You are the sole profit taker

The upside or Yin is that as the sole owner, you retain all the profits. No need to split the earnings with someone else. The downside, of course, is that if the business does not do well, especially in the start-up period, you alone are responsible for any losses. One thing you can do is to build up a “war chest,” an amount of money to draw on during those first months of little income, or to make sure you have some outside source of revenue. Some financial experts suggest that everyone, owner or employee, should have enough liquid funds available to sustain them for at least six months.

Correction: Actually as a Sole Proprietor you do in fact have a partner: the government

You must ensure that you’re familiar with your government obligations and satisfy them, from building codes, to safety, to accessibility, there are standards and laws with which you must comply. Better to work with the government agencies than have them work against you. And of course, there is the Canada Revenue Agency. You must register your company, open an account and obtain an HST number. If paperwork and calculations aren’t your strength, you need at the very least, a good, part-time bookkeeper (who is likely a sole proprietor).

Even with the government as your partner, as a sole proprietor, there is still a silver lining: you are taxed once only (as opposed to corporate entities), thus the profits are your income, and losses will reduce the income calculated for tax purposes.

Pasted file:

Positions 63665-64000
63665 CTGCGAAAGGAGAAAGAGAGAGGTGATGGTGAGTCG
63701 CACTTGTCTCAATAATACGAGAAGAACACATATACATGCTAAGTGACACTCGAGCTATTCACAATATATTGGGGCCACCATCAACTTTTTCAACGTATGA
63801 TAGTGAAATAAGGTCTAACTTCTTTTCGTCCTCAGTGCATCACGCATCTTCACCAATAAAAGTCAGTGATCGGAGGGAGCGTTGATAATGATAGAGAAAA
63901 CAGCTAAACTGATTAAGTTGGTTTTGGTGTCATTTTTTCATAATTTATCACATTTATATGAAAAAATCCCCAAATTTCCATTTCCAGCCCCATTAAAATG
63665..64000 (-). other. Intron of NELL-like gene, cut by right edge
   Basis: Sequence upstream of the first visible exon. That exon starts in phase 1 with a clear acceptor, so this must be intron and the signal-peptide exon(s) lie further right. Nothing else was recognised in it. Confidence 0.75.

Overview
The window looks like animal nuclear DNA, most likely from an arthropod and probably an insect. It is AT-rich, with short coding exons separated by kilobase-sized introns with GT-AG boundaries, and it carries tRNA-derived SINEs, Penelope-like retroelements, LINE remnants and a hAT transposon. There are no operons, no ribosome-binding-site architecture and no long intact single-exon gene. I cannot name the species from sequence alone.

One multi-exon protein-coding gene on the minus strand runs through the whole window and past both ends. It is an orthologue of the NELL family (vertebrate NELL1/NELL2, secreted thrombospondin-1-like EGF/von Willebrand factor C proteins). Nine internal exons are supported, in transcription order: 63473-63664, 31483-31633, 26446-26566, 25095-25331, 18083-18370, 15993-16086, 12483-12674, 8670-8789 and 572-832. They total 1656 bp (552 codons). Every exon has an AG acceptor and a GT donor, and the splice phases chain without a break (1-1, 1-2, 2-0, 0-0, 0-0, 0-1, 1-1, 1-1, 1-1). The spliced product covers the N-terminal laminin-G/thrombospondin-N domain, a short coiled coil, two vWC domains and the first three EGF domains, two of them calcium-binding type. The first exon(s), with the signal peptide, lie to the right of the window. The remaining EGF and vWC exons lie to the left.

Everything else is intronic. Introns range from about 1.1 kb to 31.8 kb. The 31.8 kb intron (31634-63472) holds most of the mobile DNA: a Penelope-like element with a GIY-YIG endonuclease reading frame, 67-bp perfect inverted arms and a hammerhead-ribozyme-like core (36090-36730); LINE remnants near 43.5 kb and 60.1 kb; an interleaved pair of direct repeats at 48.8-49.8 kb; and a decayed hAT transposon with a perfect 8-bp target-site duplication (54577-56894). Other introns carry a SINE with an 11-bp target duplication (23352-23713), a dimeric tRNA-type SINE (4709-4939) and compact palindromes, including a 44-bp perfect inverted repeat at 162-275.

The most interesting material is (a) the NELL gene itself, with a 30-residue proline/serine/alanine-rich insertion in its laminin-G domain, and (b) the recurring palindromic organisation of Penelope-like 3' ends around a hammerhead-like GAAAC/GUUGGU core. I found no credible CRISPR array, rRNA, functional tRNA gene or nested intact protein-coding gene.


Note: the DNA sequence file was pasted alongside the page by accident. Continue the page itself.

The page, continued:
As a sole proprietor, you are also entitled to deduct legitimate business expenses such as costs associated with the ownership of a car or purchase of equipment required for the business. This isn’t a complete “write-off;” the government is less generous than it once was, but still, you are provided with certain opportunities not available to salaried people.

You and the question of liability

Truthfully, there is no question when it comes to liability; the answer is straight forward: you are solely (pun intended) responsible, which means it’s not just the business which is vulnerable, but your personal assets as well. This is where incorporating has a considerable advantage. Ensure that you have a knowledgeable insurance agent who can recommend and arrange for coverage that will protect you and obtain legal advice.

Further Considerations

In a sole proprietorship, you are the business and the business is you. Unless you groom your child to carry on the family name, or the business has some value making it saleable, the business will close when you close the door.

In the next two blogs we’ll consider the other choices in ownership: partnerships and incorporation in order to give you a complete overview. In the meantime, if you have any immediate concerns about ownership or any business related issue, please contact Howard Nightingale.

Sources and valuable government references:  › Home  › Businesses